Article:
In Indonesia on Sunday, Secretary of State John Kerry boldly called for international action on climate change. He did not mince words when he called climate change “perhaps the world’s most fearsome weapon of mass destruction.”
Given his hesitance to weigh in on the State Department’s anemic position on the Keystone XL pipeline, Kerry’s words come across as hollow
All of peer-reviewed science would say that Kerry’s language is accurate and hardly hyperbole. It is refreshing to see that some mainstream policy makers have elevated climate change to the same level of importance held by WMD’s. Perhaps the issue of climate change will get as much attention as have WMD’s in Syria and, under the previous administration, in Iraq.
However, given his hesitance to weigh in on the State Department’s anemic position on the Keystone XL pipeline, Kerry’s words come across as hollow. It is interesting that Kerry has rhetorically elevated the issue of climate change to be on par with WMDs, given that his State Department has not appreciated the implications of the pipeline from an environmental, diplomatic, and symbolic standpoint. The State Department’s recent report disappointed environmentalists due to the potential conflict of interest of those who worked on the report. The report also didn’t highlight the fact that the completed pipeline could add the equivalent emissions of 37.7 million automobiles or 51 new coal plants.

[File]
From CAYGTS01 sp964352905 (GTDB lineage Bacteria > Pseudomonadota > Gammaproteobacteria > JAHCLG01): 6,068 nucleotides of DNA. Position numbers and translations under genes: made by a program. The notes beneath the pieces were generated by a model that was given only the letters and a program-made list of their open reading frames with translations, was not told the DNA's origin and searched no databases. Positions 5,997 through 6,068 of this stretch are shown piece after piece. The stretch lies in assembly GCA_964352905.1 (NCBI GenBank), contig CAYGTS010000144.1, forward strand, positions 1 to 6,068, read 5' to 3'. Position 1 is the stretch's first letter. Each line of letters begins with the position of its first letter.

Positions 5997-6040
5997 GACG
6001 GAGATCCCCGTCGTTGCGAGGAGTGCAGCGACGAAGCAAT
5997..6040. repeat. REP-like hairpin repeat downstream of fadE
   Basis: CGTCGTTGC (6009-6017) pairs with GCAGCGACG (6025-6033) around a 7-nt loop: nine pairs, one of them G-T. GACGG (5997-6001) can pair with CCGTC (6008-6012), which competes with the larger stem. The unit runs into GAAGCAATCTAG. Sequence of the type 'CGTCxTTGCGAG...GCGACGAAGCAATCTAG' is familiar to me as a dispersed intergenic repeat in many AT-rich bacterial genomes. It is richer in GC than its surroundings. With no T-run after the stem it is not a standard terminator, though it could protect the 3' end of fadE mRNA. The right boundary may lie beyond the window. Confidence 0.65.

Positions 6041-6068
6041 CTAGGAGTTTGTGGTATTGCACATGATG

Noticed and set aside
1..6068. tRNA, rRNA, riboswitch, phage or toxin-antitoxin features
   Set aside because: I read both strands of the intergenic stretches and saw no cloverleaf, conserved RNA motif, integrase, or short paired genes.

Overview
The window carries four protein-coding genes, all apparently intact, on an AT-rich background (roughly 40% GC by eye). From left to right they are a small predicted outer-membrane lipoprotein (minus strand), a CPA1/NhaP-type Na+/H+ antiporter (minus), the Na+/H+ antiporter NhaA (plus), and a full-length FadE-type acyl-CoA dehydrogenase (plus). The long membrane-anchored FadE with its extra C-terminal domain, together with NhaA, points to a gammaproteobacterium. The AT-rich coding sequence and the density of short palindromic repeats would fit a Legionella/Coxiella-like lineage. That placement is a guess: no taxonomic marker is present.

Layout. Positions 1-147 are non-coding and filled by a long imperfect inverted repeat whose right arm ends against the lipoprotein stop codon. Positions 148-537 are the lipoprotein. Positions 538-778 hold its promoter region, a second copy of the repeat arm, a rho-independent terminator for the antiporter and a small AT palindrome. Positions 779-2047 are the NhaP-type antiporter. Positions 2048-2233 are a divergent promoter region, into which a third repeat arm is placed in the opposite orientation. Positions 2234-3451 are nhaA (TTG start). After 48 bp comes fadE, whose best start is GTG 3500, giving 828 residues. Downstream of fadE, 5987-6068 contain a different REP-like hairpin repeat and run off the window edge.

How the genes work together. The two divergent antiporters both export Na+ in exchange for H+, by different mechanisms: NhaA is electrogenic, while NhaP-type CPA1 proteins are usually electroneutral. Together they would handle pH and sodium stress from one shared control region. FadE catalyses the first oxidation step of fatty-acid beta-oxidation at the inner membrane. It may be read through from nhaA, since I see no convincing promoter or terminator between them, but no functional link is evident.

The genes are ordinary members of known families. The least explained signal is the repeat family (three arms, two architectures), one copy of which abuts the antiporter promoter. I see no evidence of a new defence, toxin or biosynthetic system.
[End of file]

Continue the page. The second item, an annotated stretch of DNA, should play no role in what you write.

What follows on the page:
A troubling disconnect emerges: If climate change is a threat comparable to that posed by weapons of mass destruction, shouldn’t we put a halt to such a weapon on our own continent? Perhaps this inconsistency is not surprising given that both the current and preceding White House administrations have criticized weapons of mass destruction in the hands of others, but fail to provide leadership on landmines, white phosphorus, depleted uranium, cluster munitions, nuclear disarmament, and, of course, climate change. We are quite selective in what we label as a weapon of mass destruction.
While Kerry publicly calls for other countries to join the United States in taking a strong stance against climate change, he remains silent on the Keystone pipeline. He seems unwilling or unable to muster the bureaucratic resolve to take a stronger stance on climate change mitigation in the Western hemisphere. Kerry said to the crowd in Indonesia that South East Asia is “on the front lines of climate change,” yet it seems he does not yet see that both international and domestic fronts are the same in a war where emissions ignore cartographic boundaries.
Kerry has gone “abroad in search of monsters to destroy” without confronting the monster of bureaucratic inaction within his own agency and the wider administration. Even those who claim the pipeline would make little net impact on climate change should at least see the strategic value of consistency in our climate change diplomacy. Stopping the pipeline will of course not by itself stop runaway climate change in its tracks, but it certainly would send a strong diplomatic message to the rest of the world that the United States — the nation that has been dragging its feet since Kyoto — is finally really to lead and be the world’s best hope on this issue.